Blog · Film · Review

Citizenfour Review: eye opening and poignant

Film: Citizenfour – eye opening and poignant

A reporter and documentarian travel to Honk Kong to uncover and document the claims made by an anonymous source. The source is NSA analyst Edward Snowden and the claim? American intelligence agencies are freely spying on anything and anyone.

Citizenfour is of course the award-winning genesis of Edward Snowden’s NSA revelations. Guided by the hand of Laura Poitras the documentary paints an extremely claustrophobic and paranoid vision of not only Snowden but also western culture itself.

Conversations happen in bits and pieces, notes are shredded, random fire alarms are suspected and coding occurs under a red blanket of mystery. ‘A red blanket of mystery’ may sound like pretentious metaphorical writing but it is actually a blanket used by Snowden to shield his coding from his allies – should they ever be swayed.

Whilst the narrative shifts backwards, forwards and sideways to experts and whistleblowers building a dossier of shame, the camera lingers on menial moments, on familial actions and on facial expressions in a bid to emulate the gross and perverted invasion of privacy demonstrated by the NSA and its international allies.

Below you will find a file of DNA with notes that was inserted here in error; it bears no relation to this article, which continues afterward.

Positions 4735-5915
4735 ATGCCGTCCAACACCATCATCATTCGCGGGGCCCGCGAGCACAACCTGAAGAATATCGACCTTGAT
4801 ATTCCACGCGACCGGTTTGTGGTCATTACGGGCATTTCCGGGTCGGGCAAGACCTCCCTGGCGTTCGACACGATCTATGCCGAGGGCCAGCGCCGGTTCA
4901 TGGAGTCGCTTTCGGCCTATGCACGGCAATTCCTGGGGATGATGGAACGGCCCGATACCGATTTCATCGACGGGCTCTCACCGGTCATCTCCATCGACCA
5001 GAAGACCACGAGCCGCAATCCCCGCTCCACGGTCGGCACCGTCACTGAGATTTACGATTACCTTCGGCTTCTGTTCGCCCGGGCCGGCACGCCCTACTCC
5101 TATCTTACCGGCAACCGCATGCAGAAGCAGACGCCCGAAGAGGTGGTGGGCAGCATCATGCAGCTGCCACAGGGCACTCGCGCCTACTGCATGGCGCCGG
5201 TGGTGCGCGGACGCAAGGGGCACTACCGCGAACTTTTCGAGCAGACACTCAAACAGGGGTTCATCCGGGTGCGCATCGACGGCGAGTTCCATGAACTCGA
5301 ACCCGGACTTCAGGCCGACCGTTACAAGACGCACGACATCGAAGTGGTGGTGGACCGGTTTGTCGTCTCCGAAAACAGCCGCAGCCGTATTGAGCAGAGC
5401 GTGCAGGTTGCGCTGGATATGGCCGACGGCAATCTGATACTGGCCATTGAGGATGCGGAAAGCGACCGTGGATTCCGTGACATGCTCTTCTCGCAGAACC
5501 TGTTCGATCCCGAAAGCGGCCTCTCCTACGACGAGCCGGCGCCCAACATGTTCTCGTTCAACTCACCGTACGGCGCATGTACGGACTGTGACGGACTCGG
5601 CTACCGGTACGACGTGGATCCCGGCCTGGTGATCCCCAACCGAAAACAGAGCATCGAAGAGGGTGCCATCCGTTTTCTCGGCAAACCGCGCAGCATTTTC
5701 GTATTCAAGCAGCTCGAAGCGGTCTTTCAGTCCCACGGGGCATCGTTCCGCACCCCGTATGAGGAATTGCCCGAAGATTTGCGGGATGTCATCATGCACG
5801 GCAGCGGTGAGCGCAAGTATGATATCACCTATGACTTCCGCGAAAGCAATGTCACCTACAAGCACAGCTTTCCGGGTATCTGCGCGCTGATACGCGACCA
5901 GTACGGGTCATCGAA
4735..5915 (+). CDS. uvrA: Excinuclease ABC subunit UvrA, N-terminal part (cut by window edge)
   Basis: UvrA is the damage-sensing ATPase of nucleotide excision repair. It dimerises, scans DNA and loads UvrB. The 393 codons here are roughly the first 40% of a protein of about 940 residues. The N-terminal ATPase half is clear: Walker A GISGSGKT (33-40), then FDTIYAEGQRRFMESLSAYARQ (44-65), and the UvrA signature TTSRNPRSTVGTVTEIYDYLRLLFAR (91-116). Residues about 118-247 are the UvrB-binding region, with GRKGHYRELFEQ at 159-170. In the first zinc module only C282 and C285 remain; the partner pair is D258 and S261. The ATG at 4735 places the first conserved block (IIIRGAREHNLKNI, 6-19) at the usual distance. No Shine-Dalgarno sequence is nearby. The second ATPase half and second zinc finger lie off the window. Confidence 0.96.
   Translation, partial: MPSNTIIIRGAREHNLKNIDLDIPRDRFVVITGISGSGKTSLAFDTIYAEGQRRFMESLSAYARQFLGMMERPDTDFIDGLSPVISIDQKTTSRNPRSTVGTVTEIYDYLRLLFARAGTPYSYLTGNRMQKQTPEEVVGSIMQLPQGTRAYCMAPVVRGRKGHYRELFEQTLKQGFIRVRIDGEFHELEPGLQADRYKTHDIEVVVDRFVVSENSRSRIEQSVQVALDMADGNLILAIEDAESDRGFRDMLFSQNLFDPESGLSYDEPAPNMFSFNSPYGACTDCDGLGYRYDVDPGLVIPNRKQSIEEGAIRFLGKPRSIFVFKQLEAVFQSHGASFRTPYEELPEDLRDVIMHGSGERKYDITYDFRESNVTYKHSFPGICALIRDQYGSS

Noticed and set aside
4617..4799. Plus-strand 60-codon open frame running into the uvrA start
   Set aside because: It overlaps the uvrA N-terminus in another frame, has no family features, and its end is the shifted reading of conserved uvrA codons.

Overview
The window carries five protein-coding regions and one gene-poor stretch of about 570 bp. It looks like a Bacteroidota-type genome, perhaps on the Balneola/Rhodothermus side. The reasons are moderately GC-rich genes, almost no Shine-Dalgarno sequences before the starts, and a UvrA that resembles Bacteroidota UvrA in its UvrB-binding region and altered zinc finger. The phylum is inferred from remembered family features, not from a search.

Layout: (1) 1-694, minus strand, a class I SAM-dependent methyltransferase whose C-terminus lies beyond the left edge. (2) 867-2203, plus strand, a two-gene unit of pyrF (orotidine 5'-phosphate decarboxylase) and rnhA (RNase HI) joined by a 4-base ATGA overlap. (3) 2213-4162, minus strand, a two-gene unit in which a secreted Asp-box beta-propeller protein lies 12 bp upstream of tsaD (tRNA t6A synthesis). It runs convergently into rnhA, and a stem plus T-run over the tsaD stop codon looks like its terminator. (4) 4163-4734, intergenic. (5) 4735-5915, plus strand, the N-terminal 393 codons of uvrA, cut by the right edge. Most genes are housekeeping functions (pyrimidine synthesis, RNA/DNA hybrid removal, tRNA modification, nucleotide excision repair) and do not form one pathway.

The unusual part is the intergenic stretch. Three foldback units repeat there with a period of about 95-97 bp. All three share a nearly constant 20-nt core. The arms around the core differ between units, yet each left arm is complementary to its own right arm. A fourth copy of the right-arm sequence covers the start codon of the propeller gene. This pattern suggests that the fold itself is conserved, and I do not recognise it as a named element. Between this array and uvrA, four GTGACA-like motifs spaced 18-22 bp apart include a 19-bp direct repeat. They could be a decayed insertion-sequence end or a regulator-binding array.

Citizenfour is an eye opener. It doesn’t force Snowden’s leaks down your throat but instead allows you to analyse his points, absent of bias, and question the world we live in today.

It is poignantly told and artistically engaging; a true example of how art is above the rancid nature of politics and jingoism. The documentary will invade your mind and instigate paranoia. You will question you payments, your oyster beeps and soon realise that privacy is a myth.

Score – A-


Leave a Reply

Fill in your details below or click an icon to log in: Logo

You are commenting using your account. Log Out /  Change )

Google+ photo

You are commenting using your Google+ account. Log Out /  Change )

Twitter picture

You are commenting using your Twitter account. Log Out /  Change )

Facebook photo

You are commenting using your Facebook account. Log Out /  Change )


Connecting to %s